In various sessions of the GPC, members of the Australian Dispute Resolution Advisory Council (ADRAC) Tom Howe QC of AGS, Debbie Hastings (Deputy Commissioner of Taxation) and Margaret Halsmith (Chair of Resolution Institute) noted that, whilst commercial disputes may sometimes involve very large disputes between very large disputants, they more often involve smaller disputes.
They pointed out that frequently at least one of the disputants is someone of modest means who may not be in a position to take or defend legal action – people who can be affected by, lost in or excluded from a litigated dispute, too small to assert themselves let alone protect their interests.
A broader view of dispute resolution
Access to justice in some form where a dispute is expressed, managed and resolved, is a critical issue for everyone but it can become an economic and policy issue as well. While it is always important for the legal system to have the capacity to receive and manage smaller claims it is neither feasible nor appropriate to regard the legal system as the place to which all must disputants must go to achieve a suitable and just outcome of a dispute
Courts have limited capacity and always will. Justice must always move at its pace rather than at an economically convenient transactional pace. Even if there was capacity to manage all disputes in courts, it not sound policy to treat courts as sole dispute resolvers. Court determine disputes that cannot be resolved by the parties or in some other reasonable way. Disputants can and mostly do resolve their own disputes, either themselves or with some help, short of litigation.
ADRAC has actively supported the view that while justice is a prime concern of the legal system, the courts are not the only source of justice. Systems of ‘alternative dispute resolution’ involving a third party to aid resolution are a very important means, and may be the only means, for large numbers of people to access justice.
Beyond the courts
ADRAC adopts and promotes the view expressed in the Attorney-General’s Department publication A Strategic Framework for Access to Justice in the Federal Civil Justice System (September 2009) which pointed out that:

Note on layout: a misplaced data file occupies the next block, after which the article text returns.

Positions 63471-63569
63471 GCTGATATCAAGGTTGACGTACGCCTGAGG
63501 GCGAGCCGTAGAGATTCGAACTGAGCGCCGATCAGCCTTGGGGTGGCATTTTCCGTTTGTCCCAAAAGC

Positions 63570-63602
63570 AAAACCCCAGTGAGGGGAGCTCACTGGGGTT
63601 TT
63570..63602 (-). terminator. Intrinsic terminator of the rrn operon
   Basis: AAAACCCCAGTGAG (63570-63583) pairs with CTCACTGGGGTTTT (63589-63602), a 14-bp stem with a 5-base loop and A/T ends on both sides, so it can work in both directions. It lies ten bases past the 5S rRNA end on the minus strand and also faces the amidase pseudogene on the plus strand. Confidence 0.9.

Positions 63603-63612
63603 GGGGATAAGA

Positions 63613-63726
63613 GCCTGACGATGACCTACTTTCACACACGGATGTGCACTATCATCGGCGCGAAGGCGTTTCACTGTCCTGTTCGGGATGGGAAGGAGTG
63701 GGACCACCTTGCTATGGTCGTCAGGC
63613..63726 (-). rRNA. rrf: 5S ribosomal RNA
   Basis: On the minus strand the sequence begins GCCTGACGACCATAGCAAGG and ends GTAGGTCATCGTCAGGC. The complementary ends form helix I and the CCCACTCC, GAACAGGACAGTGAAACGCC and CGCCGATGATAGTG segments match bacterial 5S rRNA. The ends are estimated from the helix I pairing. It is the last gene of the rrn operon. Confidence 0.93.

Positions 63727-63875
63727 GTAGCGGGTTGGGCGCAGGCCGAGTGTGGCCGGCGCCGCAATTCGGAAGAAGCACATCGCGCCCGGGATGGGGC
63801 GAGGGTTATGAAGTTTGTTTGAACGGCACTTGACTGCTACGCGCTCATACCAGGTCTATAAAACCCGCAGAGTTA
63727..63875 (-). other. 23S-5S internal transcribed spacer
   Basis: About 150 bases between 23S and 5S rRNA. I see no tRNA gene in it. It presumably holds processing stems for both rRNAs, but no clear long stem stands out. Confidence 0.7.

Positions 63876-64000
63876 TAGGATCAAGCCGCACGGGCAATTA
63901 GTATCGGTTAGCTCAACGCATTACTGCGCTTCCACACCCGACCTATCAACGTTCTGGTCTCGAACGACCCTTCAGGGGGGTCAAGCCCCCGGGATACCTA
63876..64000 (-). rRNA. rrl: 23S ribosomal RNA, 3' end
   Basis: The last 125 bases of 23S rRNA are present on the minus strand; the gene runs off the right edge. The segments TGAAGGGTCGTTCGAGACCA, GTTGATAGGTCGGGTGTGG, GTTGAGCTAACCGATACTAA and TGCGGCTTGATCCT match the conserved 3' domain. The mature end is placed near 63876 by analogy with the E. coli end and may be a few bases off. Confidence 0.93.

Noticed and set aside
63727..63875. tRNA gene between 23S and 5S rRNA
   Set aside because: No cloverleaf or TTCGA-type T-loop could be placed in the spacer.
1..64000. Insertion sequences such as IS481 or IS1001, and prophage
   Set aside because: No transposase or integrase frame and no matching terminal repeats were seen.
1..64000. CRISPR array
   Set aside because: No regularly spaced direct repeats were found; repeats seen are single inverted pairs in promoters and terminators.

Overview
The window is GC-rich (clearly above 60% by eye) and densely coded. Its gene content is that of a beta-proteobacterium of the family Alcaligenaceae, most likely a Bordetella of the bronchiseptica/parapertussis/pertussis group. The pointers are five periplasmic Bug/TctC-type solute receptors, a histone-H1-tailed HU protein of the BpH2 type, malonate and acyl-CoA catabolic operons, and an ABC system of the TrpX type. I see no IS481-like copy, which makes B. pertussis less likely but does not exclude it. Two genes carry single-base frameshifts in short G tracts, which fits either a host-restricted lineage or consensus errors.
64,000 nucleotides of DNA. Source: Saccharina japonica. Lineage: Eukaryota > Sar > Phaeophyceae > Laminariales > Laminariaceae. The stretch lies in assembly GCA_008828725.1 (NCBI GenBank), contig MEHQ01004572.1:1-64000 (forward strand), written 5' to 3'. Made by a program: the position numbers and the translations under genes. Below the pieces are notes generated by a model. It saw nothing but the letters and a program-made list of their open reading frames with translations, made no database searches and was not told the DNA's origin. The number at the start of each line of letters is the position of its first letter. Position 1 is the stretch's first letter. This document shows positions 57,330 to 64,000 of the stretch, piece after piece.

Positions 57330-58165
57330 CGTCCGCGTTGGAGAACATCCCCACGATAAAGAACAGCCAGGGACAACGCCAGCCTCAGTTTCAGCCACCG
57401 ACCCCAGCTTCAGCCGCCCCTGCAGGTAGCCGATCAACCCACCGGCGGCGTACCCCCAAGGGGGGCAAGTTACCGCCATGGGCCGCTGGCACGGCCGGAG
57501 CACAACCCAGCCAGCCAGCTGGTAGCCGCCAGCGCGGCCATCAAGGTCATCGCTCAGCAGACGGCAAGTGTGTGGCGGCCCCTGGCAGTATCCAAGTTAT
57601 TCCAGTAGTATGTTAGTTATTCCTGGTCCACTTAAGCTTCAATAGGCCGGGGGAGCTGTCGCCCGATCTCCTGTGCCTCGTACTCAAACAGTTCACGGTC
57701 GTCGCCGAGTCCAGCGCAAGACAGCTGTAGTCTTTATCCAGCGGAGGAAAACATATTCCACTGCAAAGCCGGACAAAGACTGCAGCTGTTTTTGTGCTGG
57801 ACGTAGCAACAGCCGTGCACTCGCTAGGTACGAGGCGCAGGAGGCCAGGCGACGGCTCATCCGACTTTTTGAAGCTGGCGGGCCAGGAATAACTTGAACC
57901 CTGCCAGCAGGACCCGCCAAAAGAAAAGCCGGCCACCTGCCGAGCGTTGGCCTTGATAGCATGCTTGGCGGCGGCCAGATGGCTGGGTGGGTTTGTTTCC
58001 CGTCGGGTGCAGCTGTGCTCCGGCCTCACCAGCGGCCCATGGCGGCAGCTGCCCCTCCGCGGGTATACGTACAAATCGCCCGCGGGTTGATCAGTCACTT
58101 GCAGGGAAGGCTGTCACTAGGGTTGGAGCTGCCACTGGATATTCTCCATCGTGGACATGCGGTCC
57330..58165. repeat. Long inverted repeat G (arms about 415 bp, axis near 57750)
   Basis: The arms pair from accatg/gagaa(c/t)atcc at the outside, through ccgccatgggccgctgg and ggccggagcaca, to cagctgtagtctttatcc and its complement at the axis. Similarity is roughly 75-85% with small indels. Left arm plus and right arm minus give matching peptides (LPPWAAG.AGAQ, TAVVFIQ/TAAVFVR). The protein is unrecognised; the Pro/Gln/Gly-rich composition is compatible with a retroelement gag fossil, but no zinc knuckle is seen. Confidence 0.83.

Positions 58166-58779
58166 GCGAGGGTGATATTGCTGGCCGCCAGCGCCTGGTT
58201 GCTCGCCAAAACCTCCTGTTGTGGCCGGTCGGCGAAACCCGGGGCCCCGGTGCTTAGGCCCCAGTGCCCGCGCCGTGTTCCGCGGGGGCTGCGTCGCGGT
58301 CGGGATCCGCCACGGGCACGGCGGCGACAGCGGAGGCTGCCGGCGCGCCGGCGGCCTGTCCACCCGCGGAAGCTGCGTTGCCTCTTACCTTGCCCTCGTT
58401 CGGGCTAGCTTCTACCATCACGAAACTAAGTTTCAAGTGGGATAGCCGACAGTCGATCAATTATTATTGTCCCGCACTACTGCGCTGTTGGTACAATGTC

“Courts are not the primary means by which people resolve their disputes. They never have been. Very few civil disputes reach formal justice mechanisms such as courts, and fewer reach final determination.”
To adopt that view is a simple recognition that justice is a goal throughout the community whether in trade, in schools, among nations, between neighbours or anywhere that fair dealing is recognised as having value. Justice could never be the sole concern of courts.
ADRAC considers that any analysis of mechanisms for, or access to, justice should include methods of dispute resolution other than court determination.
ADRAC proposes to put a submission, along these lines, to the Law Council of Australia in the context of its current review of access to justice. ADRAC’s ADR Mapping project contains a number of articles concerning access to justice and ADR.
Written by Jeremy Gormly.
Jeremy Gormly SC practices at the Sydney Bar, and has a long history of involvement as counsel assisting in numerous inquests and inquiries. Jeremy has also practiced as a mediator for over 20 years across a large number of dispute types, and is keenly involved in the advance of ADR. He is the current chair of ADRAC and the former chair of the National Alternative Dispute Resolution Advisory Council (NADRAC).
ADRAC introduced itself at the Australian National Mediation Conference in September 2016 and is currently engaged in mapping ADR in Australia on a forum-like basis to which there can be public input via its website, and has recently embarked on a study of conciliation.